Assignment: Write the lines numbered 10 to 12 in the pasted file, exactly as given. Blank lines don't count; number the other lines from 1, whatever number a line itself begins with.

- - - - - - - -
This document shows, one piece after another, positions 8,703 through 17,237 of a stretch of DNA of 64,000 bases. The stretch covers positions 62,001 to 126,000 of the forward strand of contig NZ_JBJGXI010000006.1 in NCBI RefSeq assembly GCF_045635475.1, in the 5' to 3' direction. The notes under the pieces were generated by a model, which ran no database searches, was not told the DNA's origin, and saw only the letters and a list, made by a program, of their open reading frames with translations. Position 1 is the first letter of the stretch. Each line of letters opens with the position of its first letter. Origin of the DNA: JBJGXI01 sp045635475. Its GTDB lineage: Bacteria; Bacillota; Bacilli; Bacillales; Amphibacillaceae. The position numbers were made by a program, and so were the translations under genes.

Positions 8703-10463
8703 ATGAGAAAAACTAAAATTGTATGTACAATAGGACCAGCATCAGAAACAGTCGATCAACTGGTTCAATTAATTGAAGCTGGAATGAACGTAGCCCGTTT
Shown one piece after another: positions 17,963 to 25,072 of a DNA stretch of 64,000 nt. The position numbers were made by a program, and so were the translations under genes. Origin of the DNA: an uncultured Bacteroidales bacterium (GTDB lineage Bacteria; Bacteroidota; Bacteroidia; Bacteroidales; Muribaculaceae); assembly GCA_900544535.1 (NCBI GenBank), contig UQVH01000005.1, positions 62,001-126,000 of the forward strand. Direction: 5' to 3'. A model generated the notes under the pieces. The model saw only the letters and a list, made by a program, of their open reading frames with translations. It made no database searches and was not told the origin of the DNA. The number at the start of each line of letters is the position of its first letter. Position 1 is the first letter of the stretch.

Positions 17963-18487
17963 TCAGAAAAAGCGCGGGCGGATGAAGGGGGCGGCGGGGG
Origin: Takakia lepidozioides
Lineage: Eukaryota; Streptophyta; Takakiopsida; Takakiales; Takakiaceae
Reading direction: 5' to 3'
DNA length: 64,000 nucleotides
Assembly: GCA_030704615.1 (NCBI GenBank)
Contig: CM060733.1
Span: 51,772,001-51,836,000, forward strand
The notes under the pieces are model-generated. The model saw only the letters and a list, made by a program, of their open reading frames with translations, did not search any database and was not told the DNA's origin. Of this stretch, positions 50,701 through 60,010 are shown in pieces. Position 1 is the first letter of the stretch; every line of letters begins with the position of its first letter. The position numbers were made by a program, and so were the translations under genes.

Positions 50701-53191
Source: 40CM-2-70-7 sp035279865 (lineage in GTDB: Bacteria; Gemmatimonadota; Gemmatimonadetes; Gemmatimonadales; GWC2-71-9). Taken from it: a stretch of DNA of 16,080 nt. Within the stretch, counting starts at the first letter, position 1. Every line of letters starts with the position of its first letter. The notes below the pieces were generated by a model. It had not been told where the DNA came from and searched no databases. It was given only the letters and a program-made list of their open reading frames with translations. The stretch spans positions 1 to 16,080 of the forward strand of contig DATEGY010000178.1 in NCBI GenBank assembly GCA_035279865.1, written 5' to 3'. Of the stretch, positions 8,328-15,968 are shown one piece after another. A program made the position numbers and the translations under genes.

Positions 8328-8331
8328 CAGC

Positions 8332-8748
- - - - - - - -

DNA length: 64,000 nucleotides
Assembly: GCA_030704615.1 (NCBI GenBank)
Contig: CM060733.1